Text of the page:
How many angels can fit on the head of a pin?
Are the Phillies a sure thing to win the next World Series now that they've got Nolan Ryan, Satchel Paige, Sandy Koufax and Cy Young on the staff?
Is Las Vegas really the brightest spot on the planet when it's seen from space?
Depends on who you ask.
As you can see, the answers are all out of order, which is fitting, given that the only way you're going to get a solid answer to any of this is to make it up anyway.
You see, The Associated Press sent out this image from NASA the other day. A bunch of astronauts with some free time were taking snapshots of the Earth from up there on the International Space Station.
One of these pics shows Las Vegas at night. The city looks like an amoeba or something, with a bright cluster of goo in the middle and grids of lighted streets emanating out until the pitch black blackness that surrounds the city stops the light cold.
If you turn the picture just right, it looks like the face of the devil.
It's pretty much all over the Internet that Las Vegas is the brightest spot on Earth when seen from space. Blogs and news reports and writings of all types say so. The legend has become so Internet-y that it's taken as a given nowadays.
Even the vaunted New York Times said so a couple of years ago.
NASA itself won't commit. On its blog, the agency says this: "The Vegas Strip is reputed to be the brightest spot on Earth due to the concentration of lights on its hotels and casinos."
Reputed to be? Sounds kinda weasely, dudn't it, coming from a group of "reputed" scientists?
So we brought in the big guns to answer the question.
First up is the International Dark Sky Association (totally serious here). That's a bunch of people who hate light pollution so much, they formed a group so they can hate it in unison.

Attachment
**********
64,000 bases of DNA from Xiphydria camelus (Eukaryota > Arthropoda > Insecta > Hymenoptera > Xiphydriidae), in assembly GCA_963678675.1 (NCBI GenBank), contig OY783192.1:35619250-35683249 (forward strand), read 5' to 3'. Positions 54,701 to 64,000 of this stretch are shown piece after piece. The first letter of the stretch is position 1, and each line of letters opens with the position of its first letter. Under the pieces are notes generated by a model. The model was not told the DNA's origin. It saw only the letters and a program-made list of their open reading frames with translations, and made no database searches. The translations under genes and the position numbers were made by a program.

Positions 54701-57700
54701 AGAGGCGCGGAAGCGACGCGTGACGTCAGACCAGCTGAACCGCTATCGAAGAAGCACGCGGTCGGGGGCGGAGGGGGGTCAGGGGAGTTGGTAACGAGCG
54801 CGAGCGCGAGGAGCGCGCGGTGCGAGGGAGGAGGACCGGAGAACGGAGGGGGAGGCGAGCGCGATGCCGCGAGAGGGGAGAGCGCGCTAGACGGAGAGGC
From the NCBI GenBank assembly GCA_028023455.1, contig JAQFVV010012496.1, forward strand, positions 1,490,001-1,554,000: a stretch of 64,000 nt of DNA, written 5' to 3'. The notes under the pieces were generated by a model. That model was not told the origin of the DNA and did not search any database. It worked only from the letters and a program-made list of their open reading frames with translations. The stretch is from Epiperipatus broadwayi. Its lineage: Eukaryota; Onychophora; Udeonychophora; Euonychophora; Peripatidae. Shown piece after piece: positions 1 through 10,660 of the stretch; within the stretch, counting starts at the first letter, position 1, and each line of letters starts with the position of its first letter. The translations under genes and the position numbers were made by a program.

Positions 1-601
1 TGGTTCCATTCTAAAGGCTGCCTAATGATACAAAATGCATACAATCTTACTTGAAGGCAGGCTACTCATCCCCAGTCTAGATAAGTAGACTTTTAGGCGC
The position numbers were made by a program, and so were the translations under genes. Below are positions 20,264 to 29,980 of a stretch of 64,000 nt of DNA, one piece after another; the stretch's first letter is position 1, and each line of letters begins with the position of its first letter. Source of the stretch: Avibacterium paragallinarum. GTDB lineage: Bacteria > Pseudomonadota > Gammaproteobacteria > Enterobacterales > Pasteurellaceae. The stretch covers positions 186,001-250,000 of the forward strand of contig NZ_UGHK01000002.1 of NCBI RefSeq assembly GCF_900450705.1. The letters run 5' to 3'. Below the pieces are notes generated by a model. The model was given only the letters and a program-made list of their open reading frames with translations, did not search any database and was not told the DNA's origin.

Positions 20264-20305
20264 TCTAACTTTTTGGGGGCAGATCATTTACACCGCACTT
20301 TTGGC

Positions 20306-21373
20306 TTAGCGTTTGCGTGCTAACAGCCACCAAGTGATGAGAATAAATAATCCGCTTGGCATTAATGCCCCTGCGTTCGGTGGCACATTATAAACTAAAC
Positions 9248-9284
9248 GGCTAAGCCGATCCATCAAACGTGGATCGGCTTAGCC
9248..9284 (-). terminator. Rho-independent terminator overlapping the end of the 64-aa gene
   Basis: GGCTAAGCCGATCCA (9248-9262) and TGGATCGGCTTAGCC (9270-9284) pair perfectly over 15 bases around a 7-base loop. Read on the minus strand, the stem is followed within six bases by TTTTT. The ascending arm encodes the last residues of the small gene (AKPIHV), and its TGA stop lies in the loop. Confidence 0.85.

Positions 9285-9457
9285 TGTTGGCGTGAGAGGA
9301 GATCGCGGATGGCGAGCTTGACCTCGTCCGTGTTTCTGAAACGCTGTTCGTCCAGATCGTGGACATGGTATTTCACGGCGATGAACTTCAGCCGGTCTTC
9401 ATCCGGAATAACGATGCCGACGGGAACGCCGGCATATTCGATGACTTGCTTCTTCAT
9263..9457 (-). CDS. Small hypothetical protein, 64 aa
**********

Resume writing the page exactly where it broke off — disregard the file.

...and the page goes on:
"If you guys aren't the brightest, the only other place I can think of is Shanghai or Hong Kong," says Johanna Duffek, the group's outreach and education coordinator.
She's talking about cities, by the way, with millions more people than Las Vegas has squished into smaller spaces.
She turns from the phone for a minute to consult a buddy, presumably the expert of all experts. There is mumbling in the background. The word "Luxor" is overheard.
"You tie with Shanghai," she says.
So there's your verdict. We tie with the most populous city in the world's most populous country for brightness. Which has got to make you feel all warm and fuzzy inside.
Presently, Dale Etheridge, director of the planetarium at the College of Southern Nevada, calls us back.
"Not really," is his answer. Which is disappointing. We thought we had this one solved.
"We're probably the most noted for the egregious use of light, and we're brighter in light per square mile," he says, but places like Los Angeles put out way more light than we do.
Yes ... but ... the title ... brightest city in the world ... !
"We have areas that are as bright as any other city, but ... ," he says, obviously making a weak attempt to mollify. We're not going to add the gibberish he said after the "but."
It hurts too much.
So, how about those Phillies, huh?
Contact reporter Richard Lake at firstname.lastname@example.org or 702-383-0307.